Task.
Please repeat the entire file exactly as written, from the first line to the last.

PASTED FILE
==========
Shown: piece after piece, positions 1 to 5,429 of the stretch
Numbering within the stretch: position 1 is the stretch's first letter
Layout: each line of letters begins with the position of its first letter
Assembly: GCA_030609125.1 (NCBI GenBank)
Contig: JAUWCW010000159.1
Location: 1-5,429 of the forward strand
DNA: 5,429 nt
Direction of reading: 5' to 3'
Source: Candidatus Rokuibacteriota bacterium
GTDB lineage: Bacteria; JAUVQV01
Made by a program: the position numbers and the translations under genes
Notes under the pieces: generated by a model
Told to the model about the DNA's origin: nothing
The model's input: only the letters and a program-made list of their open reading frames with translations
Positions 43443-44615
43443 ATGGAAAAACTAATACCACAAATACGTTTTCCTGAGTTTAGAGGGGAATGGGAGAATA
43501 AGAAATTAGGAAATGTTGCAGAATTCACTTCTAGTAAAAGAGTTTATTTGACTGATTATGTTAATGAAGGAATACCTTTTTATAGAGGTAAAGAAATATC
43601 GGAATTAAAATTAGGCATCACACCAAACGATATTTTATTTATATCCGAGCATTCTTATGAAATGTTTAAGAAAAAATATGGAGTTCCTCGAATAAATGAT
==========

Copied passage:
Shown: piece after piece, positions 1 to 5,429 of the stretch
Numbering within the stretch: position 1 is the stretch's first letter
Layout: each line of letters begins with the position of its first letter
Assembly: GCA_030609125.1 (NCBI GenBank)
Contig: JAUWCW010000159.1
Location: 1-5,429 of the forward strand
DNA: 5,429 nt
Direction of reading: 5' to 3'
Source: Candidatus Rokuibacteriota bacterium
GTDB lineage: Bacteria; JAUVQV01
Made by a program: the position numbers and the translations under genes
Notes under the pieces: generated by a model
Told to the model about the DNA's origin: nothing
The model's input: only the letters and a program-made list of their open reading frames with translations
Positions 43443-44615
43443 ATGGAAAAACTAATACCACAAATACGTTTTCCTGAGTTTAGAGGGGAATGGGAGAATA
43501 AGAAATTAGGAAATGTTGCAGAATTCACTTCTAGTAAAAGAGTTTATTTGACTGATTATGTTAATGAAGGAATACCTTTTTATAGAGGTAAAGAAATATC
43601 GGAATTAAAATTAGGCATCACACCAAACGATATTTTATTTATATCCGAGCATTCTTATGAAATGTTTAAGAAAAAATATGGAGTTCCTCGAATAAATGAT